• One Chinese mother, desperate for her son to return home for the Chinese New Year, paid for a full front-page ad in the Chinese Melbourne Daily saying, “Dad and Mom won’t ever force you to get married anymore. Come home for Chinese New Year! From your mom who loves you.”[8]
  • The Chinese New Year is celebrated in countries and territories that have high Chinese populations, such as Hong Kong, Taiwan, Singapore, Indonesia, the Philippines, and Chinatowns in other cities.[6]
  • Each year of the Chinese 12-year cycle is named after an animal. Once the 12-year cycle is over, the animal list begins again. The 12 animals are rat, ox, tiger, rabbit, dragon, snake, horse, sheep (ram/goat), monkey, rooster, dog, and pig. With Chinese New Year in 2015, it will be the start of the Year of the Sheep.[6]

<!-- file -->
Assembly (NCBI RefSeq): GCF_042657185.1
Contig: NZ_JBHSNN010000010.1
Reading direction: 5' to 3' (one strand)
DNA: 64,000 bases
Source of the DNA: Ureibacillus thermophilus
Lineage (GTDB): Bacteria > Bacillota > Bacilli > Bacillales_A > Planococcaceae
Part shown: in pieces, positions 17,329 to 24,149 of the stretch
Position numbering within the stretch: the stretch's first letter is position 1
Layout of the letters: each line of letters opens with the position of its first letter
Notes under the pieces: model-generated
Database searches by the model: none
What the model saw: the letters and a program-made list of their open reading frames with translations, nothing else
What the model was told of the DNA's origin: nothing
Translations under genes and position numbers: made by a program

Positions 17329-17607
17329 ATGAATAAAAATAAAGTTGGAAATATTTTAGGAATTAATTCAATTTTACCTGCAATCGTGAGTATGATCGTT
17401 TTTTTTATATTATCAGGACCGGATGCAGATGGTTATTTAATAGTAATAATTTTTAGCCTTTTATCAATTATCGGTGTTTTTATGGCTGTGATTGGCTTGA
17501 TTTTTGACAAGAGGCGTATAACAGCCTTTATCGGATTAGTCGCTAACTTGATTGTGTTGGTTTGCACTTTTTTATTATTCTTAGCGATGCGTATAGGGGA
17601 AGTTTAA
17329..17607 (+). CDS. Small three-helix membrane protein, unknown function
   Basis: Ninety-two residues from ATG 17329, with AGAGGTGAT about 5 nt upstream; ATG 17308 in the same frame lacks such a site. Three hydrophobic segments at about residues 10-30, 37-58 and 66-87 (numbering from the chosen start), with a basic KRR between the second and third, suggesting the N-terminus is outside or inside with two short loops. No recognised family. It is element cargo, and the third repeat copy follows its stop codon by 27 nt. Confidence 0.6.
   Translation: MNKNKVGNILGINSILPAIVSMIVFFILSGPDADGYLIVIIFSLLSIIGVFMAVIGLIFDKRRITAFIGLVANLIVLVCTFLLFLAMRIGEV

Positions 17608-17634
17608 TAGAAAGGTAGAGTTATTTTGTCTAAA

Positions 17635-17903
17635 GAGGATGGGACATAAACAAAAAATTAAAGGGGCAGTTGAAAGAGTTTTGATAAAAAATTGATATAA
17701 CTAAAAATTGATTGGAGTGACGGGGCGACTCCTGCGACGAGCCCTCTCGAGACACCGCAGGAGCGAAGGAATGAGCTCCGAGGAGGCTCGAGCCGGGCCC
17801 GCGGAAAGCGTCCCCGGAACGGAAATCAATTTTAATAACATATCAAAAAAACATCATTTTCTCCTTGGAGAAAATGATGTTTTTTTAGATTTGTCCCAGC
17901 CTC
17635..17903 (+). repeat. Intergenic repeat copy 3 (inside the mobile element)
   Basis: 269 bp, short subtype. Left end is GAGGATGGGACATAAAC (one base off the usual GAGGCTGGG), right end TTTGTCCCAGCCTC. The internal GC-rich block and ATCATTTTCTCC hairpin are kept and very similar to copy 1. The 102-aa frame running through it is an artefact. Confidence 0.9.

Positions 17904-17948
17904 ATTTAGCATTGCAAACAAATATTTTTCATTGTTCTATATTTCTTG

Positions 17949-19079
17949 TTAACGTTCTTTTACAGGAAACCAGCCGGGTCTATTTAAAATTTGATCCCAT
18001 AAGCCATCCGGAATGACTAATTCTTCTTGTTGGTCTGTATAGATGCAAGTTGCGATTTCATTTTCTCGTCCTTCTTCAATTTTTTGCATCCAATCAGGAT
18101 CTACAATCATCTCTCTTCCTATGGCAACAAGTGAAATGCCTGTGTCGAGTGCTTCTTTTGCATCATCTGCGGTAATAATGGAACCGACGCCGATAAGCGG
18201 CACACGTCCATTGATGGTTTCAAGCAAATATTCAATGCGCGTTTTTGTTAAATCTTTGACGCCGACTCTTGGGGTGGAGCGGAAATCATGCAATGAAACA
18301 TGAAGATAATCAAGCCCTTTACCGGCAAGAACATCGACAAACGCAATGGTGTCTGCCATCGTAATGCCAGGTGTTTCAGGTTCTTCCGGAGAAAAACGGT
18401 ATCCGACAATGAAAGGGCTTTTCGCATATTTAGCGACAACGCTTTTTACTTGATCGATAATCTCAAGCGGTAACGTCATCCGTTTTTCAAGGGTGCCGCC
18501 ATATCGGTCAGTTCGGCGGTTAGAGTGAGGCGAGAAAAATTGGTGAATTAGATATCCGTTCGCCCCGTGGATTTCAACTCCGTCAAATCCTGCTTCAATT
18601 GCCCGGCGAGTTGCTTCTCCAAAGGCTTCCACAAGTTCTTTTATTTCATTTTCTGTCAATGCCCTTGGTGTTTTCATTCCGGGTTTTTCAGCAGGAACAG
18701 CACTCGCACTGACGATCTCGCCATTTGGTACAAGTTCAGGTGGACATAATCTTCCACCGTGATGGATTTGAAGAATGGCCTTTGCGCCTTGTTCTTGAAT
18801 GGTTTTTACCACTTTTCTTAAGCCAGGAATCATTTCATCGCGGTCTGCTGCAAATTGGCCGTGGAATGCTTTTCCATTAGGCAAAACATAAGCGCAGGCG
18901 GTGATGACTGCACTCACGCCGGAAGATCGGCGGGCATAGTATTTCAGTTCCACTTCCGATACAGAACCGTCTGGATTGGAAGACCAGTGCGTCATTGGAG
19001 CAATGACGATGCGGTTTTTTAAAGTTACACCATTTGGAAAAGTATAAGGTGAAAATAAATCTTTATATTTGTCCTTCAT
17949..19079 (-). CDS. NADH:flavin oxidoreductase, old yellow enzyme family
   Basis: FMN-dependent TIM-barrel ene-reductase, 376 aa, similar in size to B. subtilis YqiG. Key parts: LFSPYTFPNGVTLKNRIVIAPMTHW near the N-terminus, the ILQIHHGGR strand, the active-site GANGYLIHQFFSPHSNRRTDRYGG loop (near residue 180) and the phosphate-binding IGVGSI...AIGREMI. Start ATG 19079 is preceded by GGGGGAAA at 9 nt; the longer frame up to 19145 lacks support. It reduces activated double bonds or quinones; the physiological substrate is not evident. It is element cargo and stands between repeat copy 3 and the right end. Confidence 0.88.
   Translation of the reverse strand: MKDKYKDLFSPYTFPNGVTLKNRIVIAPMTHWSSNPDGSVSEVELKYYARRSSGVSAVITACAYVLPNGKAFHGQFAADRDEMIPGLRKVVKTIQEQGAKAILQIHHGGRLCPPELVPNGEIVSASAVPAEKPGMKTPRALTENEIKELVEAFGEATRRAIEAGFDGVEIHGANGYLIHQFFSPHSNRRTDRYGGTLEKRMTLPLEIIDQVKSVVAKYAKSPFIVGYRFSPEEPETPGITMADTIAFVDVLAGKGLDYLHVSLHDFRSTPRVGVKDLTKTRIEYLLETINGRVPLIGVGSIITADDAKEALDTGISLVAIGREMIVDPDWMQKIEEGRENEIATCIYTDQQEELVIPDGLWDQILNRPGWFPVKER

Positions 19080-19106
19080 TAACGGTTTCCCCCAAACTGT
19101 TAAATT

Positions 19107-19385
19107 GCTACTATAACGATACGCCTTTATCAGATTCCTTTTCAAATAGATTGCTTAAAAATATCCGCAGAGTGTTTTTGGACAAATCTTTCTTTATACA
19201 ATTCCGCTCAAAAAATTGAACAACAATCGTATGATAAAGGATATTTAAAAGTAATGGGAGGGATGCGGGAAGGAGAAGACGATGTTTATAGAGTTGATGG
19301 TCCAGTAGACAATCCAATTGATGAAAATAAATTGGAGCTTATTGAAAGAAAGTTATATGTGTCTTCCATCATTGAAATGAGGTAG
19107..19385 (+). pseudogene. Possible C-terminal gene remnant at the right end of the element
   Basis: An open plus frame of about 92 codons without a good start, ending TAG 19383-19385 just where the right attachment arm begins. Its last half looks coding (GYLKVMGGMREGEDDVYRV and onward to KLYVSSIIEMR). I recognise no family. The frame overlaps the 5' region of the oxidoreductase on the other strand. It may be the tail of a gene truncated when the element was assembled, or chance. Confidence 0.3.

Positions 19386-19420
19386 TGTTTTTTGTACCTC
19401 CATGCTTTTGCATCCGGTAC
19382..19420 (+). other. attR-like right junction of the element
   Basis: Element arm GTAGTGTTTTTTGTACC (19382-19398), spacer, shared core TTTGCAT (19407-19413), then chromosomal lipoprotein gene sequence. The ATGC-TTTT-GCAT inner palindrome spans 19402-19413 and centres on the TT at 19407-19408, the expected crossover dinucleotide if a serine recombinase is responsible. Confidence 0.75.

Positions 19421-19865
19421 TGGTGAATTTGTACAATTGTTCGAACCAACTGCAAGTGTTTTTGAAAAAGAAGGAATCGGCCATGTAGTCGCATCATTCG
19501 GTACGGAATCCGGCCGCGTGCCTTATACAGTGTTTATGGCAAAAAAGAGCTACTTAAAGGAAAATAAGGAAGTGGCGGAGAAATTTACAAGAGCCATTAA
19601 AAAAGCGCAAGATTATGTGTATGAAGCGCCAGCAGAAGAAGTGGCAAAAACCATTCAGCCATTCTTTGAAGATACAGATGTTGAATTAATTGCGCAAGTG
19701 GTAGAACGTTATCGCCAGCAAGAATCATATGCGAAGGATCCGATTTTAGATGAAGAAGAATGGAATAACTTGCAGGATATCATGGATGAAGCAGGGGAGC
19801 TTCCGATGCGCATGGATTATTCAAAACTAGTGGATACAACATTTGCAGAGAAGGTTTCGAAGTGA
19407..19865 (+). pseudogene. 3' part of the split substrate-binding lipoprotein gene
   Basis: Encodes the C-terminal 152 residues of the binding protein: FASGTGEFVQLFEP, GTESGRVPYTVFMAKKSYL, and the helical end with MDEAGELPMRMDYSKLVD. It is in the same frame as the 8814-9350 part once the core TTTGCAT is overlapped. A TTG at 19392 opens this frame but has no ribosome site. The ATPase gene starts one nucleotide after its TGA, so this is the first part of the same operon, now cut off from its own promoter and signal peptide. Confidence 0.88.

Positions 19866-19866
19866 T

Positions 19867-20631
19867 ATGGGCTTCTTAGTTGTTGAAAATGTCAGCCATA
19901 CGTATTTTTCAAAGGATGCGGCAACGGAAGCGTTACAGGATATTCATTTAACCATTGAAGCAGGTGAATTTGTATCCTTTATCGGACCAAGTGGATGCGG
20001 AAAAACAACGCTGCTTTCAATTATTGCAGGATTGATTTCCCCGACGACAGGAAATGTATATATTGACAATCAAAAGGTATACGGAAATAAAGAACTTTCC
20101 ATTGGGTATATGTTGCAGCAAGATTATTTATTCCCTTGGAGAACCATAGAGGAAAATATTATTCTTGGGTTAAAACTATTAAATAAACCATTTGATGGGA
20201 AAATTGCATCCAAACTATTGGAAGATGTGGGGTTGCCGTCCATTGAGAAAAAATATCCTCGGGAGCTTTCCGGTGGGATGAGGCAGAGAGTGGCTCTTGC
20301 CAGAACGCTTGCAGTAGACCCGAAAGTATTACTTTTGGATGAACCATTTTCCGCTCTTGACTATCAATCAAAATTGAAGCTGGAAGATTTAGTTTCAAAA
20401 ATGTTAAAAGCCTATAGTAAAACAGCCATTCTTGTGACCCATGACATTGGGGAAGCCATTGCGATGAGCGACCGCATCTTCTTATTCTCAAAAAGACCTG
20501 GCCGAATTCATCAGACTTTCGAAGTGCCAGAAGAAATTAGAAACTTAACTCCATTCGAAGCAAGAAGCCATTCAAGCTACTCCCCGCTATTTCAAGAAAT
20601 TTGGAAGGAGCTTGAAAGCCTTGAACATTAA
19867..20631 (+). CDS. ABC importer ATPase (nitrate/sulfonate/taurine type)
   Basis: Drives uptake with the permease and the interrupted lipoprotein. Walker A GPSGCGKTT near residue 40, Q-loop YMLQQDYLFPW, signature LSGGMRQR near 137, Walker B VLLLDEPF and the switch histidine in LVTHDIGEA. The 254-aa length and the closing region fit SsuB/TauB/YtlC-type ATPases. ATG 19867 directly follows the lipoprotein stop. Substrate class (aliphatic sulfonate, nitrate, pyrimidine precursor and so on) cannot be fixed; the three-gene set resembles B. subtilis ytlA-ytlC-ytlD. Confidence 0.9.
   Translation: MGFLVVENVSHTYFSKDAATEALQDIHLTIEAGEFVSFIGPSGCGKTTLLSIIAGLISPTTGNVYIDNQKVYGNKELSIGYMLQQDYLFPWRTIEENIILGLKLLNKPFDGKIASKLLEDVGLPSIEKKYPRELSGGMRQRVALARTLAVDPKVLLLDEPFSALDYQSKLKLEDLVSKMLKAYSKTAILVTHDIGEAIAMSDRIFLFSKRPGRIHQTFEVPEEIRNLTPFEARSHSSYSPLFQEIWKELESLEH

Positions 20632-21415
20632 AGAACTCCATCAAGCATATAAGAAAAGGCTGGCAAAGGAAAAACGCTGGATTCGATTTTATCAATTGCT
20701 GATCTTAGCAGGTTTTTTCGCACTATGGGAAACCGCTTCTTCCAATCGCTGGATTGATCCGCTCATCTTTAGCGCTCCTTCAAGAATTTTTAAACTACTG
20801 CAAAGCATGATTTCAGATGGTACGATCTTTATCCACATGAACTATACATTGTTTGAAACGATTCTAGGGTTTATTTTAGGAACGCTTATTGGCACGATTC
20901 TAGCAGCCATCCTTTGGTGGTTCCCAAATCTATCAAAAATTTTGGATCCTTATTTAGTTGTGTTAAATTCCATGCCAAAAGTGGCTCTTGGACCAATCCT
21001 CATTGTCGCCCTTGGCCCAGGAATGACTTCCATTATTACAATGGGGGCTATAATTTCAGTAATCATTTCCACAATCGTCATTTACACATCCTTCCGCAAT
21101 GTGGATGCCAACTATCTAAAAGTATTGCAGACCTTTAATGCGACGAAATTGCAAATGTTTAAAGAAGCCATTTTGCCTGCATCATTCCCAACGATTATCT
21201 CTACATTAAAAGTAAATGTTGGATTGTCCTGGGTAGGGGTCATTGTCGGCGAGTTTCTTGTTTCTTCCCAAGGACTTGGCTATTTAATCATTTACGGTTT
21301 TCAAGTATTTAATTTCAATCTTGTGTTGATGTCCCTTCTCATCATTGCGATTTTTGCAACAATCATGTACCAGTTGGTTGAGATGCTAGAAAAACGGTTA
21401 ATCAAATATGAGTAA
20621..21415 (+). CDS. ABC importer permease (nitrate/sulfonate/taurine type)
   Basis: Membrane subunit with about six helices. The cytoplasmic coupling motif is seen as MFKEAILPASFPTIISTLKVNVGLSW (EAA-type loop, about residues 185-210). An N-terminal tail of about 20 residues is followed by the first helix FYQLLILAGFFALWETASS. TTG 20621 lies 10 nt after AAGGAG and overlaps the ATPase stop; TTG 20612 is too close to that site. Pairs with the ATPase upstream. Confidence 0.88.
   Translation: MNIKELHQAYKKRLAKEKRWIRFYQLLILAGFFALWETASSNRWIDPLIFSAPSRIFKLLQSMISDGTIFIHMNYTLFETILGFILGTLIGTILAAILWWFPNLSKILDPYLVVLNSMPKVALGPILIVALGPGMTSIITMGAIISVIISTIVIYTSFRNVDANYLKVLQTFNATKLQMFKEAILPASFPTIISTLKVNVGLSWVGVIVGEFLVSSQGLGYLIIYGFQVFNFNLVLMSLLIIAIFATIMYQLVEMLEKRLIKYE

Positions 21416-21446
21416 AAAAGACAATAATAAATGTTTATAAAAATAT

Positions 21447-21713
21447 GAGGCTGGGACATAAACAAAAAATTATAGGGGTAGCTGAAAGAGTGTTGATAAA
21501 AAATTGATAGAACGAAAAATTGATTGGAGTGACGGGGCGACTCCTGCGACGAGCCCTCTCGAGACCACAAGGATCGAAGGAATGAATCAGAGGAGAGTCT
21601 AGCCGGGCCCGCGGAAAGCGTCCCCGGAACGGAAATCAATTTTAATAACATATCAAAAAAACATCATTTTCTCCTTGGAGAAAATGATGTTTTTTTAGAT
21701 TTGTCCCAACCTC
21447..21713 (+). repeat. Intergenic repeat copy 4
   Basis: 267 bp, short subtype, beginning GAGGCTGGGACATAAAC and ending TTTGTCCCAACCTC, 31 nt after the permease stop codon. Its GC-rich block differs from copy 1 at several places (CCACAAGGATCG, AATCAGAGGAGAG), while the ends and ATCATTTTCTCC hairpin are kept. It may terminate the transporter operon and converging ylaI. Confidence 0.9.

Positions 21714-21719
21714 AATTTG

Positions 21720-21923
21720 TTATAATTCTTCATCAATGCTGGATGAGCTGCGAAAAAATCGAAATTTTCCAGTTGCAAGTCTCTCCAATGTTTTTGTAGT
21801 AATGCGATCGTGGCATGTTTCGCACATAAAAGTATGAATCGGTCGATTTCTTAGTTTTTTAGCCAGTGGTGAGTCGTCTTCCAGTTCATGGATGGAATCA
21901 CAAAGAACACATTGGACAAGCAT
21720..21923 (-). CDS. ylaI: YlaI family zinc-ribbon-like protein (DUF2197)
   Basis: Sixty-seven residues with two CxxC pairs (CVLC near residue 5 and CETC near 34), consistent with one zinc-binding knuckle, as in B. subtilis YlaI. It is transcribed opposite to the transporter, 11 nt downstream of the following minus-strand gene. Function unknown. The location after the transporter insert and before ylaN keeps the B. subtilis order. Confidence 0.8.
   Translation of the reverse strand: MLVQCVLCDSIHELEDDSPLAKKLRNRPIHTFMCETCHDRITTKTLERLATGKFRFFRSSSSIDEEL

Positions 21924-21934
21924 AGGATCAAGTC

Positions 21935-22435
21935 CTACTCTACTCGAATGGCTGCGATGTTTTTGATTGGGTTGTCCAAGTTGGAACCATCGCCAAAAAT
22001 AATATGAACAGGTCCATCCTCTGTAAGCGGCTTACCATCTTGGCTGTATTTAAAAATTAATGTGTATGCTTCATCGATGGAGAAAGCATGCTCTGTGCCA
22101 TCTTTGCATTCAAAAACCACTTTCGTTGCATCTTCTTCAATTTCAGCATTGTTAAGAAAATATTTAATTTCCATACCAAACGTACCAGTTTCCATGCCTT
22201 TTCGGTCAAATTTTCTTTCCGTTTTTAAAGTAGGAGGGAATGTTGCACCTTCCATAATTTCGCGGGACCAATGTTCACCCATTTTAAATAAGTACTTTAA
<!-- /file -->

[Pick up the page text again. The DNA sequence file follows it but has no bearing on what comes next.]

• A popular Chinese New Year treat is a candied crab apple on a stick.[2]
  • An important part of the Chinese New Year is the chuen-hop, or the “tray of togetherness.” This usually consists of eight compartments that are filled with special and symbolic food items that are offered to guests. These foods include kumquats for health, coconuts for togetherness, peanuts for a long life, and the longan fruit for “many good sons.” Additionally, for the Chinese, the number 8 symbolizes good luck.[2]
  • An old Chinese belief says that the second day of the new year is the birthday of all dogs and that people should be extra kind to dogs that day.[6]
  • The red color of the envelope symbolizes good luck
  • Instead of wrapped gifts that other nationalities give at their main holiday season, for Chinese New Year, children receive red envelopes full of money. The amount of money is usually an even number—but the amount cannot be divisible by four, because the number 4 means death.[6]
  • Before the Chinese New Year, it is common for people to buy new clothes or receive new haircuts as a way to make a fresh start.[2]